ATeMM is equipped with multiple options to generate and provides electrical energy. When in motion, it regenerates up to 26 kW of electricity. ATeMM regenerates up to 60 percent of the energy consumed by the vehicle during traveling, energies that were mostly dissipated as heat and other forms of energy loses. When towed behind a host vehicle it generates 15 kW when braking and through coast regeneration). With this regenerative braking and coast regeneration, the ATeMM arrives at its destination fully charged, despite powering devices while in transport. It also has flexible output options supporting 24VDC, 110/220 AC, etc. To store the energy on board ATeMM uses lithium LiFePo T6 batteries offering standard efficiency at a high level of safety, for maximum storage capacity a new lithium-ion system is used, where each segment is immersed in liquid to prevent battery runoff in case of battery damage. Utilizing a smart energy management system managing the onboard battery bank, and regenerative energy produced when the vehicle is in motion, ATeMM provides the user with an efficient Off-Board power source. For example, this energy supply exceeds the needs of a forward command post that is often powered by tactical generator sets. To ensure continuity, two generators are constantly running, therefore doubling the fuel consumption. Using a single ATeMM, the vehicle engine can be used for backup power.
ATeMM-T – the Modular UGV
Another aspect of ATeMM versatility is coupling two units into unmanned vehicles (ATeMM-T). Unlike other UGVs that require charging, transportation, disembarking, and set up by robotics specialists, at the point of deployment, ATeMMs are simply towed by the vehicles and deployed by the troops to begin their mission. Up to four ATeMMs can be connected to form an 8×8 robot that can carry weapon stations, missile launchers, sensors on a telescopic mast, Counter-AUS systems, and more, with a fully electric drive providing power equivalent to 800 HP. When not used as a robotic platform each unit can be decoupled and serve as a power supply, delivering up to 100 kW/h to support other systems.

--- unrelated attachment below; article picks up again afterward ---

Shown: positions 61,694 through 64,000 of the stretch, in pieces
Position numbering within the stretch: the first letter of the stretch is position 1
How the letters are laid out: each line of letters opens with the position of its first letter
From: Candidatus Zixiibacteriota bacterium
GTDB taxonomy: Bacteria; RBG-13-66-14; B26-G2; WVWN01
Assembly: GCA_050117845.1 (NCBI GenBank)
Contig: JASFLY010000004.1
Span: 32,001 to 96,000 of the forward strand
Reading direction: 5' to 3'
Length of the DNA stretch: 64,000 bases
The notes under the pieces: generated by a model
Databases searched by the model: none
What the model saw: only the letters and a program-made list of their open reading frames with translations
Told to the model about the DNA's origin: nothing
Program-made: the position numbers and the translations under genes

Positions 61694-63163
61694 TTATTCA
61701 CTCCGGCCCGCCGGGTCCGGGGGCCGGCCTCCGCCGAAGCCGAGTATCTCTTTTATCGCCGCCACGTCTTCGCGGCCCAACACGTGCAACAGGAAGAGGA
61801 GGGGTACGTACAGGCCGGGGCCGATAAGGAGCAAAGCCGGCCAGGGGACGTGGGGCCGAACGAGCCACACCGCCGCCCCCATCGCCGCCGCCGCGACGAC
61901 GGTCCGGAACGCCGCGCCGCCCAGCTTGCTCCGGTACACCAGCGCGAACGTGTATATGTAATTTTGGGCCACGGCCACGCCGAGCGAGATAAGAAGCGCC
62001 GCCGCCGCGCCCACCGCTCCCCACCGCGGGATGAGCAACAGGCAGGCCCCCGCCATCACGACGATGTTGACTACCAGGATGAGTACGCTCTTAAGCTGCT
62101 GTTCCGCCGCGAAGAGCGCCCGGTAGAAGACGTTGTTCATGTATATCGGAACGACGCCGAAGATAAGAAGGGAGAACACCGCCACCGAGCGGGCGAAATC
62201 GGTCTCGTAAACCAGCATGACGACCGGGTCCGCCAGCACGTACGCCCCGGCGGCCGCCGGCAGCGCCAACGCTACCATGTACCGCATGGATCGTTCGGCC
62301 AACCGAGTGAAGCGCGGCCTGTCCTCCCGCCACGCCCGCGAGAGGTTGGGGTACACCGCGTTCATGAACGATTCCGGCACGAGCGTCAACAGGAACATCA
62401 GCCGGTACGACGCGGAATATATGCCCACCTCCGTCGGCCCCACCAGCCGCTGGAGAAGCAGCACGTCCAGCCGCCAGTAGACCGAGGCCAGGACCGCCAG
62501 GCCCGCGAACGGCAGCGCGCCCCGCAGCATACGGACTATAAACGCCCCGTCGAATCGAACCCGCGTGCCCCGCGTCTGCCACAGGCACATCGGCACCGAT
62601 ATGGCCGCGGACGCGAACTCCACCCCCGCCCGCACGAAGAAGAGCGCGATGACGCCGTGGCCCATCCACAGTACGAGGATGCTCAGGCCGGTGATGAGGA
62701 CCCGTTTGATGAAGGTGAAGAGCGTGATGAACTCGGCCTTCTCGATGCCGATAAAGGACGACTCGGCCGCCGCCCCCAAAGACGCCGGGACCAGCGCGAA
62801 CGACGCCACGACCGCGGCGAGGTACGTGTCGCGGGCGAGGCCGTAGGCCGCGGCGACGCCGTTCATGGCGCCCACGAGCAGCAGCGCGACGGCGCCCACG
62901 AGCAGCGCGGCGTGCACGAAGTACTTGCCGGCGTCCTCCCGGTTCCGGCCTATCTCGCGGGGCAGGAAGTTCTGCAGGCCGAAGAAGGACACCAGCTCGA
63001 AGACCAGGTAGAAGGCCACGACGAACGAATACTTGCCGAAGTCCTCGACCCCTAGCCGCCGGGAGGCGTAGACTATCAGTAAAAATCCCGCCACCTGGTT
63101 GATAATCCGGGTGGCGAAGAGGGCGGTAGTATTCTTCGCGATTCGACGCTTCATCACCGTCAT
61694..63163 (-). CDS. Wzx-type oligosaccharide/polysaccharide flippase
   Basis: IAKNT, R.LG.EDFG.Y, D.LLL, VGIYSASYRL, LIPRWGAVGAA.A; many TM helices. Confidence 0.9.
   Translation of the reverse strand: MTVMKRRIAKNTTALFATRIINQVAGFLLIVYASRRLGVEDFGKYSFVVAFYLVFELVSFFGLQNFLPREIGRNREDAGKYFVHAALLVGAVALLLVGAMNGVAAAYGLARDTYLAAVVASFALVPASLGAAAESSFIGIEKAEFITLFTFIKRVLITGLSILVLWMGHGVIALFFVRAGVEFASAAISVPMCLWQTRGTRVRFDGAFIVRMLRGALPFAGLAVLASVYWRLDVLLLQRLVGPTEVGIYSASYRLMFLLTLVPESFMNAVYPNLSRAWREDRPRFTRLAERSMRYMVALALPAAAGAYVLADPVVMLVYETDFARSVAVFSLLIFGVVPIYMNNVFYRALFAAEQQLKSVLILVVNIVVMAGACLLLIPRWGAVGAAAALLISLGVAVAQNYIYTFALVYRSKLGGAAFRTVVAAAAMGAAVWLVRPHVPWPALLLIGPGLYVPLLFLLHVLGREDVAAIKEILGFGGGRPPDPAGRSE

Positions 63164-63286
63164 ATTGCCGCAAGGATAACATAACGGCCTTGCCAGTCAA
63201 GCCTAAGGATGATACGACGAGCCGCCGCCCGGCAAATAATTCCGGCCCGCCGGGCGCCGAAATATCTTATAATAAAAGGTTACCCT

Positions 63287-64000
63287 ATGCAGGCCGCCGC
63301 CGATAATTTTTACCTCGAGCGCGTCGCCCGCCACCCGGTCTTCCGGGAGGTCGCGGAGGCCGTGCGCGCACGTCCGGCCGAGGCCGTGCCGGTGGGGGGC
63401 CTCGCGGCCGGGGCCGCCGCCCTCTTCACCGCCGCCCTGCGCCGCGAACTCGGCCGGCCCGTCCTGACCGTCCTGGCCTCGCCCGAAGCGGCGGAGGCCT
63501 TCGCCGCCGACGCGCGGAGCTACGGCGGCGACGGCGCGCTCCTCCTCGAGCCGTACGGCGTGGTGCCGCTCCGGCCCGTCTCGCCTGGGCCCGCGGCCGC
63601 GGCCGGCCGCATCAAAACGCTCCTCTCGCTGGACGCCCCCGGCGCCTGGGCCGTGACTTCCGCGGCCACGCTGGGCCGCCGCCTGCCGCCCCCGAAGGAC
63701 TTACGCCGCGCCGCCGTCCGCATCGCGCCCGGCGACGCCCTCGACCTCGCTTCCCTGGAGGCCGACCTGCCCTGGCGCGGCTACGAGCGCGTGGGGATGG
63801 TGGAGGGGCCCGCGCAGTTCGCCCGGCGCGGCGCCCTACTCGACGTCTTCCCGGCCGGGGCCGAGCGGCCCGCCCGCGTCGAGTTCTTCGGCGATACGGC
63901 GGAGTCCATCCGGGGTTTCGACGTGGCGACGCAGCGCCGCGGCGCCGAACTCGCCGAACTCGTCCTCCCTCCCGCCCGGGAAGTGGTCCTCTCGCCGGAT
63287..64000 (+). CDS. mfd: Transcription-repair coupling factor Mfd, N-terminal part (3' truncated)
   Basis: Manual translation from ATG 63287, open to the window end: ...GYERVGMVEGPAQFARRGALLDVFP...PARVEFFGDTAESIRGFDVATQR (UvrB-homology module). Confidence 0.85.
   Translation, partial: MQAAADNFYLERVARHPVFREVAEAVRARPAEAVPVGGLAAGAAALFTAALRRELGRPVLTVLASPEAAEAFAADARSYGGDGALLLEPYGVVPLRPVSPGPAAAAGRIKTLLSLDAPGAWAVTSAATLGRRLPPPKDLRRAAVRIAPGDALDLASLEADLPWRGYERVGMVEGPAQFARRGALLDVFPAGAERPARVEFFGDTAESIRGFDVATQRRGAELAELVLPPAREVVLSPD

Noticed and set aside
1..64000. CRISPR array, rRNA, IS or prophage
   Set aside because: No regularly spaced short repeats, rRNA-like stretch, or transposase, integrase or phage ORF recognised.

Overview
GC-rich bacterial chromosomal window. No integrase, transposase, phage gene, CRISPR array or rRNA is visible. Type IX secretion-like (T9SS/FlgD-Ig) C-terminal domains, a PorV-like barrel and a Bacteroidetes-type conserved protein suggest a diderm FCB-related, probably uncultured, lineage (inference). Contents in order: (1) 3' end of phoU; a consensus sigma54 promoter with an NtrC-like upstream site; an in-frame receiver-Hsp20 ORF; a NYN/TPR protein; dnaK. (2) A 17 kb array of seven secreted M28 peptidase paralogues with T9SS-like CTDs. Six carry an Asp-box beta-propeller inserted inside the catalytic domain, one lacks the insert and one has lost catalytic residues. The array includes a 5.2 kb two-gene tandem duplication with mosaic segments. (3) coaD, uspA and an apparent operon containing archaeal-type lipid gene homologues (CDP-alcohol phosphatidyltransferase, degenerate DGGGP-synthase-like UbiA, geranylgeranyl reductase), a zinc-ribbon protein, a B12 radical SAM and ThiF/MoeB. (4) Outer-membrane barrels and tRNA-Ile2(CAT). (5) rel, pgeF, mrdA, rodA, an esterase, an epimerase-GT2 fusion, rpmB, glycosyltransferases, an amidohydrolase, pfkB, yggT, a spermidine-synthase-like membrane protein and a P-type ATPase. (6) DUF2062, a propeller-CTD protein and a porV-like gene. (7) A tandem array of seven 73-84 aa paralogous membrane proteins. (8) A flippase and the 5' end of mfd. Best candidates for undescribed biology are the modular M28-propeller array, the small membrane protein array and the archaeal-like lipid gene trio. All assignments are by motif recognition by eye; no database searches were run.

As a tandem, ATeMM-T can be detached from the host vehicle and operate via remote control, enabling unmanned travel with low signature (heat, noise). ATeMM-T can carry twice the payload of the ATeMM (2.3 tons), storing an increased energy reserve of up to 70 kWh. Another advantage of the system is its ability to deploy with its payload as an autonomous unit, thus avoiding complex and expensive modifications to the host vehicle.
ATeMM is as far from your grandfather’s trailer as a smartphone differs from the 1950s telephone. It provides many services for mobility, energy supply, or system integration on vehicles, but its most important contribution is adding flexibility, agility, and resilience to military forces in the field, where they can improvise and use it on their missions as a useful multitool.
The Israeli UAV maker Aeronautics is introducing its Orbiter 4 Small Tactical Unmanned Aerial System (STUAS) modified into a Vertical Takeoff and Landing (VTOL) platform. The VTOL system comprises a kit that can be added to any Orbiter 4, enabling users to operate the drones without ground support (pneumatic launcher, parachute, and airbags). The VTOL kit includes four electrically driven rotors mounted on booms attached under the wings, which also have batteries to drive those rotors. The new attachment enables users to launch and retrieve the Orbiter 4 with a full payload from any flat surface. The kit can be used with any Orbiter 4, including operational aircraft that would need minor adjustments to the wing.
The VTOL kit offers users maximum flexibility for all-terrain mission operation, as it allows users to use the launcher and parachute + airbag to maximize mission endurance of +24 hours or opt to use the VTOL kit to deploy the drone from confined spaces, alas with a shorter mission endurance (over 10 hours).